The Pomodoro Technique

Leo Babauta’s Most Important Task Technique

GTD (Getting Things Done)

Most importantly, don’t require that your employees be available for reactive work like checking emails first thing. Suggest that they block off time in the morning to get their most pressing work done. This chunk of time grounds the day, ensuring that your employees meet the requirements of their job description before getting caught up in the wave of other tasks around the office.

Create Clear Feedback Channels

Nothing is more important than receiving and providing regular feedback. Some successful companies have automated their weekly check-ins using tools like 15Five. These weekly feedback opportunities give employees a strong sense of their own progress week-to-week and over time, boosting optimism about their own improvements. They also give each individual regular opportunities for self-reflection, which is vital to positive growth.

Just as you need to ask your employees to share their work with you, share your feedback with them. Make sure that you speak to your team with a kind but direct tone. Appreciation should come first, followed by constructive criticism — only if and when needed.

Every manager also needs a check on their own managerial influence to contribute to a positive work environment. If there’s anything you do in 2016, make it clear to employees that they are welcome to speak to about any challenges they have with your management style one-on-one with you and confidentially with your boss. The best feedback loops give you the opportunity to improve as a manager.

Build Community

According to Gallup, half of all U.S. employees have left their jobs to get away from their boss. Instead of contributing to a sterile or negative environment, focus on creating a community at work. A strong community — unlike a network of peers — can tackle big challenges with cohesiveness and innovation. Communities tap into the unique skills of their members and leverage available resources. This is a collaborative, non-egoic process where the community’s needs are paramount.

The fastest way to build a community is simple: show your team genuine appreciation and ask them to recognize each other’s accomplishments. Moments of appreciation can be as significant as a promotion or as simple as a thumbs up on Yammer.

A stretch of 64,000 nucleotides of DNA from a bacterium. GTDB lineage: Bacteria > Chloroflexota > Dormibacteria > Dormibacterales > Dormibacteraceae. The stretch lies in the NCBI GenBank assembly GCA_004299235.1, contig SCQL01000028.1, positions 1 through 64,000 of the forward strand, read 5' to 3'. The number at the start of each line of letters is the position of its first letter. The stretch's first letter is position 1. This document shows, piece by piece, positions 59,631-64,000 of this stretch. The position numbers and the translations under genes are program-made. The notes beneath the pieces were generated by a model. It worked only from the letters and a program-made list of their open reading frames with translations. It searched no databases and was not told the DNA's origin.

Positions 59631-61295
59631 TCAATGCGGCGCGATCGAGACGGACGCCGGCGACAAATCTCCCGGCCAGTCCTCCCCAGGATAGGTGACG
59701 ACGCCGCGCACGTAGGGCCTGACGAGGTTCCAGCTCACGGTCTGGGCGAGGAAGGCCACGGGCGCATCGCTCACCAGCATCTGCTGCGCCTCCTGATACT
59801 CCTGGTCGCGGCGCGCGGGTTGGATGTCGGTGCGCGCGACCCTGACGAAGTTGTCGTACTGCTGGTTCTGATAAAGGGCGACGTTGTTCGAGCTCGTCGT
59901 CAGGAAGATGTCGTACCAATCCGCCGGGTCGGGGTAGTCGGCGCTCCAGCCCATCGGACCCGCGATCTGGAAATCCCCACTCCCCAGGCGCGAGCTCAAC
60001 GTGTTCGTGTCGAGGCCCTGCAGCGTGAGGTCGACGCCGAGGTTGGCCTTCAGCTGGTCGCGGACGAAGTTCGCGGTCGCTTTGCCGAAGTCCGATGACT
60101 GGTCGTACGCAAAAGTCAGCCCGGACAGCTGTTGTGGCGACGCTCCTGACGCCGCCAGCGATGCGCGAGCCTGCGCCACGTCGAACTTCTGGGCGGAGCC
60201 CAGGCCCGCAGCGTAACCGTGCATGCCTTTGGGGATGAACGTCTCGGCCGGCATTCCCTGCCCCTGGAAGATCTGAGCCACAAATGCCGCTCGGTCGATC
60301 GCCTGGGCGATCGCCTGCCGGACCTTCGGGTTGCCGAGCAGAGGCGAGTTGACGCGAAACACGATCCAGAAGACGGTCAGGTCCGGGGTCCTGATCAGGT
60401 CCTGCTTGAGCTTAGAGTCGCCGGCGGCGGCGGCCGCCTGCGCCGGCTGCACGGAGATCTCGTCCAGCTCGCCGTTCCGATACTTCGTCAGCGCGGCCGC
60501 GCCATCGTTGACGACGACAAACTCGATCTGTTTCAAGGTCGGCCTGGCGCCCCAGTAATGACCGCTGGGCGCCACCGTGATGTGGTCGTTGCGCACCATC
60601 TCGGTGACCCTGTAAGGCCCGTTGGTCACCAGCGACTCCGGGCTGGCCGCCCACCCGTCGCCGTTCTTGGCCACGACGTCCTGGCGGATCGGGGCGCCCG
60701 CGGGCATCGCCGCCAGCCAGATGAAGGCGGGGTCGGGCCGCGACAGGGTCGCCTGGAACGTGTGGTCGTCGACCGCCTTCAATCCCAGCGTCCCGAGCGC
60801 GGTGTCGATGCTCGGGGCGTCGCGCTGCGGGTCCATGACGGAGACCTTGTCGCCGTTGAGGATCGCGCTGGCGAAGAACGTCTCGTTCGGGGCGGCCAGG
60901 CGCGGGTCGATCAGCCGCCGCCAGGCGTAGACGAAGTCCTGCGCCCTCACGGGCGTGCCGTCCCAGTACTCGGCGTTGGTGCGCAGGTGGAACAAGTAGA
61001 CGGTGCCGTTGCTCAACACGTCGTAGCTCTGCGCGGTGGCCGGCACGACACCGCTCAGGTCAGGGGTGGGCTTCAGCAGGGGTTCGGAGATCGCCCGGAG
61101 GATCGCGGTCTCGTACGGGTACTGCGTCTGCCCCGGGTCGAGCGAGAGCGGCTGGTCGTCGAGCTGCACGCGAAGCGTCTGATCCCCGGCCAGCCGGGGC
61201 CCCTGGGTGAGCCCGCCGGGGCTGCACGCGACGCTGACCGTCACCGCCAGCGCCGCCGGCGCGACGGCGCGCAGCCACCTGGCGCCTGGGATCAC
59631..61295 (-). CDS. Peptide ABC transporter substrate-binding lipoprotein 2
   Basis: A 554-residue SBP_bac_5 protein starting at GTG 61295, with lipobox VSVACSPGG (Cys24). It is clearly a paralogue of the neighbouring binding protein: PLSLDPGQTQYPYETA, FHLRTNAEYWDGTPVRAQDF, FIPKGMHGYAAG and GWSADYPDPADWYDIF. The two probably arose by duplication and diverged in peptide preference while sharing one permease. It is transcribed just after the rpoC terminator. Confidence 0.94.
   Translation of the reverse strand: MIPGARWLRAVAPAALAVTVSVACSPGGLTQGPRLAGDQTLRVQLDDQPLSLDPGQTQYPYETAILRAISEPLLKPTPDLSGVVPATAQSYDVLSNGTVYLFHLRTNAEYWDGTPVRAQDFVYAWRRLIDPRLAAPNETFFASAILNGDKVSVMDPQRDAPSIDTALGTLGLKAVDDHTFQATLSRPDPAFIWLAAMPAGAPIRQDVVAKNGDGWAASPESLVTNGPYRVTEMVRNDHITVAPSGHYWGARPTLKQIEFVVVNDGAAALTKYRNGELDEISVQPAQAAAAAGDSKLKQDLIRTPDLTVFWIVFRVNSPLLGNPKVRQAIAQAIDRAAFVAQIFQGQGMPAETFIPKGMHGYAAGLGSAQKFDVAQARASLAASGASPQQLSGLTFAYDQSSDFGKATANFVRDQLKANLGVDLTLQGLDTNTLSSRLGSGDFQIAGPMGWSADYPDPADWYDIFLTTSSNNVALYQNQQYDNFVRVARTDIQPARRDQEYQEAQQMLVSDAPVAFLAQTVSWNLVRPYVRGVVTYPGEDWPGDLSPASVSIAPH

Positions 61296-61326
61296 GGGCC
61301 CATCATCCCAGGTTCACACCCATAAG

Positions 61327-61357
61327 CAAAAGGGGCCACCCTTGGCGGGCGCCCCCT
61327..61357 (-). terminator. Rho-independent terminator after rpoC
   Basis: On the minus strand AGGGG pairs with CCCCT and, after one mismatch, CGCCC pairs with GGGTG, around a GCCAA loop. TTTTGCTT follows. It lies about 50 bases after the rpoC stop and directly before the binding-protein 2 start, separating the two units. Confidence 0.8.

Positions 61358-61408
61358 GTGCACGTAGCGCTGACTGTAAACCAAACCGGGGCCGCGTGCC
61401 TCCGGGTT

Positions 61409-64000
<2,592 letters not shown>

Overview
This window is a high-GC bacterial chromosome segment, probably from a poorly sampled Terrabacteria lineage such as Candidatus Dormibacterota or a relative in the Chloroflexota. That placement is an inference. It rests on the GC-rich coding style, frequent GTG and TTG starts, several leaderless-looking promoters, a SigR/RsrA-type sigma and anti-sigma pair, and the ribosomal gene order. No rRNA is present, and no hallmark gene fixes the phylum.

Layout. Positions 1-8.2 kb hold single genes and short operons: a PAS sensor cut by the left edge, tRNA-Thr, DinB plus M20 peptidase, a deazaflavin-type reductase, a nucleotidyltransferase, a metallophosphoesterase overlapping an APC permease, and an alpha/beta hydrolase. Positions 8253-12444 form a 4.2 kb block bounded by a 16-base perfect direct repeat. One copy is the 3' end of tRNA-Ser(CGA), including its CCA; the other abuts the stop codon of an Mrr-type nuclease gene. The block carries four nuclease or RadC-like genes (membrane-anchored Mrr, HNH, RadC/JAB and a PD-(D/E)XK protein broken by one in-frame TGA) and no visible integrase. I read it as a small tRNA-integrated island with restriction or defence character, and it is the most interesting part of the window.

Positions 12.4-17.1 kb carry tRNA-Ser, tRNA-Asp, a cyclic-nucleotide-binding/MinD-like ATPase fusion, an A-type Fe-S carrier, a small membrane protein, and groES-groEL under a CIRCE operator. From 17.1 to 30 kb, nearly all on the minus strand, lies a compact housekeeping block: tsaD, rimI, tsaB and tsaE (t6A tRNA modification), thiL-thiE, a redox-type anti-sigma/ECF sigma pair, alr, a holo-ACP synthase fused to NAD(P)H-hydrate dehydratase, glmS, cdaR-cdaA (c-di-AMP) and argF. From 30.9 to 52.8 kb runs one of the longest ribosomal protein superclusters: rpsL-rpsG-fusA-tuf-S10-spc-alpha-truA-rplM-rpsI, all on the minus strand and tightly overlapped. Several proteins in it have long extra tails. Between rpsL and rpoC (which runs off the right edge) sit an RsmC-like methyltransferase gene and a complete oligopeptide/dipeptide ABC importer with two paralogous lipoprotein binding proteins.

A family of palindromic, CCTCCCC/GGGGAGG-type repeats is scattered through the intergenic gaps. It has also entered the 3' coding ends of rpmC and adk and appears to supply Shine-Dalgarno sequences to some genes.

Part of expressing appreciation is paying fair rates to employees and giving regular bonuses. Even if you’re working within a restricted budget, make unconditional and performance-based financial rewards a priority. Embrace praise as a management technique  — it motivates employees more than criticism.

Model Work-Life Balance

When employees fail to find a positive work-life balance, they are most likely following their leader. Even if you give your team unlimited vacation time and encourage them to stay home on a snow day, research shows that if you’re not following the same principles, they won’t take your suggestion. Figure out what you need to ensure your own work-life balance before coaching your employees. Here are some small steps to get started:

1. Take a real lunch.

2. Go for a walk.

3. Ask your employees for a team building suggestion.

4. Bring in some beers on a Friday afternoon.

As you work to refine your employee management processes, check-in with yourself the way you would with a team member. Is this going well? How can I tweak my employee reviews? Management, just like everything else, is always a work in progress.

chad halvorsonChad Halvorson is the Founder & CEO of When I Work. When I Work makes work, less work for the hourly workforce. Over 40,000 businesses rely on When I Work to schedule, communicate, and track time with their employees. Since 2010, over one million employees have worked 55 million shifts in 50+ countries around the world.

 Image Credit: Al Abut